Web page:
Pancreatic cancer: shining a light on a killer disease

02 November 2019

Health campaigners are hoping to ‘shine a light’ on one the UK’s main cancer killers to raise public awareness of the symptoms and encourage early action when it comes to seeking medical advice.

Nearly 9,000 people in the UK are diagnosed with pancreatic cancer every year yet people are still in the dark about tell-tale symptoms.

Now it is hoped that Pancreatic Cancer Awareness Month (PCAM), which runs throughout November, will help get the message across that early detection can mean successful treatment.

Campaigners are being encouraged to wear purple wigs – or even dye their hair purple – as they carry out fund-raising events and on November 21 – World Pancreatic Cancer Day - it is hoped that famous buildings and landmarks throughout the country can be lit-up purple.

“We want people to stand out and be noticed so what better colour than purple to get you noticed” said a PCAM organiser. “Of course it is great if we can raise funds during the month but what we really want to do is get the message across and make people aware of what pancreatic cancer is – do you realise that many people don’t even know where their pancreas is!

“In past years we have been lucky enough to light up several well-known buildings - including St Pancras railway station - but we are also hoping people will be able to turn local landmarks and even their own homes purple to support our campaign.”

According to the latest figures released by Cancer Research UK, in 2017 pancreatic cancer was the fifth most common cause of cancer death in the UK, accounting for 6% of all cancer deaths.

Consultant Gastroenterologist Dr Mark Cox

Spire Consultant Gastroenterologist Dr Mark Cox said: “Pancreatic cancer takes thousands of lives every year yet the public seem to know very little about it – particularly the signs to look out for if you think you might have the disease.”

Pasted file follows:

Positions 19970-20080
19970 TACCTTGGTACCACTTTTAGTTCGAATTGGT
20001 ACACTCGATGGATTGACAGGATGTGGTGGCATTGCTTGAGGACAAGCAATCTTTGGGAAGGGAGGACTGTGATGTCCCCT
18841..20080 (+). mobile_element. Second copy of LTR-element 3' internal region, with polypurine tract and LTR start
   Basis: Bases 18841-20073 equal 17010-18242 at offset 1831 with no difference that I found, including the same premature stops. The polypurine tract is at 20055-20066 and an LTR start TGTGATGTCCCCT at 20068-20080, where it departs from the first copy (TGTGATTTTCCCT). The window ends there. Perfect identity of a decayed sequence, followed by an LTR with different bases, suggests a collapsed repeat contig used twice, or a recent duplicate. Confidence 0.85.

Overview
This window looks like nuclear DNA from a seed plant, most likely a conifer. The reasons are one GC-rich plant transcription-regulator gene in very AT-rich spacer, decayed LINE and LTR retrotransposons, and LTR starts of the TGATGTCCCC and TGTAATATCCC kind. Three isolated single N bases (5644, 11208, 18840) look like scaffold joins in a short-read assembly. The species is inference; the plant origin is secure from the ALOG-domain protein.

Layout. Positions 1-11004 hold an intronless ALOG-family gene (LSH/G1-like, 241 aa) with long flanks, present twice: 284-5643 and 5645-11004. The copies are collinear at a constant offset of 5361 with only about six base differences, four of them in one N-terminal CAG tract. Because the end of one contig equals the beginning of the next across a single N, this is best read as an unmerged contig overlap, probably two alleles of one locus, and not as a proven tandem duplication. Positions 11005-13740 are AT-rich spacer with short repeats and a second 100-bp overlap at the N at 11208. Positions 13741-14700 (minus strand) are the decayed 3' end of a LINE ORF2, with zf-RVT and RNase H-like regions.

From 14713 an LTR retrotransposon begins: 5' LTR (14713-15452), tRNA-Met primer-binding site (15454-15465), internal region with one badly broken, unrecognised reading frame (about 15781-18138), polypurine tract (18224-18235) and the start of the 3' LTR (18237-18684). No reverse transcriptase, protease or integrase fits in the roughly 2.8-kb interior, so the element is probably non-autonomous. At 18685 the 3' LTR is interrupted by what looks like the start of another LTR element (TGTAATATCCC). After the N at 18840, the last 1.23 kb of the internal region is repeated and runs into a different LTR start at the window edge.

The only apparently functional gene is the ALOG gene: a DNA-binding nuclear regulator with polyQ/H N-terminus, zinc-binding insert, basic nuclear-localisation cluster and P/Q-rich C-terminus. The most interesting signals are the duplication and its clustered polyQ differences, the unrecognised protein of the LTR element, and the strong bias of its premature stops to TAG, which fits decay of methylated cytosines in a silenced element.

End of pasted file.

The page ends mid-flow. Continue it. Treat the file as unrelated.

“Because people aren’t aware of what to look out for it can delay early treatment and, as with all cancers, the quicker it is spotted the more effective the treatment.”

Tell-tale signs people should be on the lookout for include back pain, persistent, upper abdominal discomfort or sudden loss of weight.

“However there are many other symptoms that can point to pancreatic cancer which is what makes it so difficult to spot. An early CT scan can help detection so it is important that GPs are aware of all the symptoms and how to react if they think a patient needs treatment,” explained Dr Cox.

Although the actual cause of pancreatic cancer is still unknown there are many contributory factors to a person developing the disease.

“I’m afraid it is a case of ‘the usual suspects’ said Dr Cox. “Smoking, excessive alcohol and being overweight are all known to increase your risk of getting pancreatic cancer.

“Your diet is also important so eat plenty of fruit and vegetables, choose whole-grain breads, pastas, and cereals and eat fish and poultry rather than red meats or processed foods.

“I know there are many other cancer awareness campaigns that seem to get a lot more attention but I really would like to see pancreatic cancer brought much more into the public spotlight. With early detection I am sure we can increase our rates of success so let’s make as many people aware as we possibly can.”

Pancreatic cancer has a range of symptoms, including abdominal pain, jaundice, difficulty swallowing or nausea. If you are concerned about any of these, talk to your doctor. You can find your nearest Spire Hospital and book with a Spire private GP today.